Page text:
Anna Eliot Ticknor, daughter of George and Anna (Eliot) Ticknor, was fifty years old when, in 1873, she founded the Society to Encourage Studies at Home to which she thenceforth devoted herself until her death.
Her birth, education and position were such as to fit her exceptionally for the work she undertook. Her father was not only the historian of Spanish Literature, but a professor of modern languages who introduced elective courses into Harvard College, and at a later time was one of the founders and early presidents of the Boston Public Library. He had many correspondents of eminence abroad and at home, many distinguished friends with whom his intercourse was frequent, and their society would naturally make a large element in his daughter's life.
Her mother was of a sensitive and an animating nature, able to sympathize with an enterprise like this society and to help it forward by personal influence and personal exertion. Miss Ticknor's character rendered her a nearly ideal leader in the movement. She was quick of temperament, and ambitious of usefulness far more than of any distinction. While appreciative of the restrictions which she wished to remove, she was desirous to gratify, if possible, the aspirations of the large number of women throughout the country who would fain obtain an education, and who had little, if any hope of obtaining it. She was very highly educated herself, and thought more and more of her responsibility to share her advantages with others not possessing them.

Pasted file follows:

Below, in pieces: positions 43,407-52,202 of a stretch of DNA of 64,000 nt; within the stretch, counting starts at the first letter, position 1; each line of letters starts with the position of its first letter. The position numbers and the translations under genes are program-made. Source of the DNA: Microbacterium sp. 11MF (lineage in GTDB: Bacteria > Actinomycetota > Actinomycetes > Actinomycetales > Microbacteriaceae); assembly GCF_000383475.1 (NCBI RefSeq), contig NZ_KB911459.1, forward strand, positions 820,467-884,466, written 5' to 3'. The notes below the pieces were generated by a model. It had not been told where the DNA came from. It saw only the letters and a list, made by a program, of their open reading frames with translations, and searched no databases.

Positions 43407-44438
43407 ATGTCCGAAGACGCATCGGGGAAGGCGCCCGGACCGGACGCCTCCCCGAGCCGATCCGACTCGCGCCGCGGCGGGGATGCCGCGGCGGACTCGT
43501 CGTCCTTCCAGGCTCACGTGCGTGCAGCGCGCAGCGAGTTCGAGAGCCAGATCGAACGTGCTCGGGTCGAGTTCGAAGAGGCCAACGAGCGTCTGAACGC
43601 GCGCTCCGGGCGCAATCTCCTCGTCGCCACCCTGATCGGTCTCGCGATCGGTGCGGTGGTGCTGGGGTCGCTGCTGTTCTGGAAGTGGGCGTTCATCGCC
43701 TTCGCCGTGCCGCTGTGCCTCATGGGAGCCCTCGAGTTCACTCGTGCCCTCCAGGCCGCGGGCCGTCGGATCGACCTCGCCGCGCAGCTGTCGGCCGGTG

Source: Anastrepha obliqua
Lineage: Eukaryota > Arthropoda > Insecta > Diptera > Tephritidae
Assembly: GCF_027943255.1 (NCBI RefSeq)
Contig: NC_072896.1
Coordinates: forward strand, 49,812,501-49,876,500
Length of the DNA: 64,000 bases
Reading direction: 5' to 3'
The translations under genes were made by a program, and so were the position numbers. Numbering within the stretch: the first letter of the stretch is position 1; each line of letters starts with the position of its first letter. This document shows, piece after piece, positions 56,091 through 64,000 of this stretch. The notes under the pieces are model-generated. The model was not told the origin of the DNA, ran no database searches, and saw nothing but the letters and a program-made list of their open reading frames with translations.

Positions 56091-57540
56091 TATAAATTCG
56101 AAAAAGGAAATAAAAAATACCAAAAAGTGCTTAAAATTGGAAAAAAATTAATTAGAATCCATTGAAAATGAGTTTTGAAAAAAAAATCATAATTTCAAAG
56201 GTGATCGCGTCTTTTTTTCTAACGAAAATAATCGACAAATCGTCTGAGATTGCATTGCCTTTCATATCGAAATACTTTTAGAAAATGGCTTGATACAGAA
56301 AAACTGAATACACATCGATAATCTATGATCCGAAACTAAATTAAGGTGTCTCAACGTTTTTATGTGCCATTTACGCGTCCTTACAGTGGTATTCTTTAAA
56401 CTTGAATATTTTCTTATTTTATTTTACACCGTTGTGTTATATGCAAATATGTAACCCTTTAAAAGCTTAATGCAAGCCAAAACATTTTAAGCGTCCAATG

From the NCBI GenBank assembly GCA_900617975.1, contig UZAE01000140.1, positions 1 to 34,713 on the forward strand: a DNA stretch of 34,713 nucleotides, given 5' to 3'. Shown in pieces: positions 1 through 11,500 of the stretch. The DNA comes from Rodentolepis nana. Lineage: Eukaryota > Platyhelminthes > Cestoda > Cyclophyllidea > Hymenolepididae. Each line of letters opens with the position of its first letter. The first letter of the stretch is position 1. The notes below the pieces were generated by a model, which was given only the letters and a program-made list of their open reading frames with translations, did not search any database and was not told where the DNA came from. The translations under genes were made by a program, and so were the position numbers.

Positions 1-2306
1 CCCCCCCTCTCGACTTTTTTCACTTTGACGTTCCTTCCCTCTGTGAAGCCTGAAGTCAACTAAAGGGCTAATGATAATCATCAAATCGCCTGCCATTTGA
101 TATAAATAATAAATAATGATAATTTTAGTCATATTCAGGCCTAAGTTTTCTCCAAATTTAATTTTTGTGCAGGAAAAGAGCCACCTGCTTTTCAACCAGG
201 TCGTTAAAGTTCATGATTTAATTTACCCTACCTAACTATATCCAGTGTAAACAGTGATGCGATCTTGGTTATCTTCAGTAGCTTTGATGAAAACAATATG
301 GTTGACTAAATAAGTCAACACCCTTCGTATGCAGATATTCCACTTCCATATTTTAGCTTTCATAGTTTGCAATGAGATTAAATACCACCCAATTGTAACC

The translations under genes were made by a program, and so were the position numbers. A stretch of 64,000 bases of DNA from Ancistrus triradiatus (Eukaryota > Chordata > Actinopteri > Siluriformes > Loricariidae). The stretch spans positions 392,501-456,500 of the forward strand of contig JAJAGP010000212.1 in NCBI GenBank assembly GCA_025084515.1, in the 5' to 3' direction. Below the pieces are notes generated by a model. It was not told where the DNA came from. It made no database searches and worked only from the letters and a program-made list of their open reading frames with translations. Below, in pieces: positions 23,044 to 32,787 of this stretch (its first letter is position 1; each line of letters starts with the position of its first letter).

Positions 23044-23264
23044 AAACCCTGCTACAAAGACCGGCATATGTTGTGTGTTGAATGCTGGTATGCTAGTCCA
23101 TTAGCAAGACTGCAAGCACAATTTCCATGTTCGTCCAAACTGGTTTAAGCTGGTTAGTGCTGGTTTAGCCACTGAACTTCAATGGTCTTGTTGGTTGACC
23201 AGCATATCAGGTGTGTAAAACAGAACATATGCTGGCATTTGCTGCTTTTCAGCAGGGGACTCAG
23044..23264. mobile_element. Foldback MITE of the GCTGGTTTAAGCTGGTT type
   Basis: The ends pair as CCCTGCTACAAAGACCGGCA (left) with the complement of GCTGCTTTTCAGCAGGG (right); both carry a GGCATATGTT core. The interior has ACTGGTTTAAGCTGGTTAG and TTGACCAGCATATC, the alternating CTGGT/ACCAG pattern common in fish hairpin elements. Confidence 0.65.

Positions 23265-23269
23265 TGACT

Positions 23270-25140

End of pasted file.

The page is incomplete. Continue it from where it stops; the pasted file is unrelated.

She had written for others' benefit a few articles, a book about Paris for young people, a biography of her father's friend and hers, Dr. Cogswell of the Astor Library, and, at the time of the foundation of the Society, she was much occupied in preparing the material for her father's memoirs. In addition to all these qualifications, moral and intellectual, she possessed an executive ability not then fully known, but brought into constant prominence by her work as secretary of the Society. She was at once secretary, treasurer and president, writer of reports, framer of courses and of book lists, purchaser for the library, and active in all sorts of details. More important still was her correspondence with the students of the Society, as will appear hereafter in this volume. It will be seen that she was a teacher, an inspirer, a comforter and, in the best sense, a friend of many and many a lonely and baffled life.
This note is intentionally very brief. The only thing to be added is that the Society was Miss Ticknor's exceeding great reward, that it was her consolation amid the bereavements of her later years, her companionship in the solitariness which followed her mother's death, eleven years before her own, and a source of delightful activities which made the end of her life a happy one.
-- From Samuel Eliot, "Anna Eliot Ticknor - Biographical Note", from Society to Encourage Studies at Home. Boston, Society to Encourage Studies at Home, 1897, pp. 1-3. Link courtesy of Women Working, 1800-1930, a project of the Harvard University Library Open Collections Program focusing on women's role in the United States economy and providing access to digitized historical, manuscript, and image resources selected from Harvard University's library and museum collections. Photograph of Anna Eliot Ticknor from: Society to Encourage Studies at Home, founded in 1873 by Anna Eliot Ticknor... Society to Encourage Studies at Home, 1897, Cambridge [Mass.] Printed at the Riverside Press. Arthur and Elizabeth Schlesinger Library on the History of Women in America (374 S67.)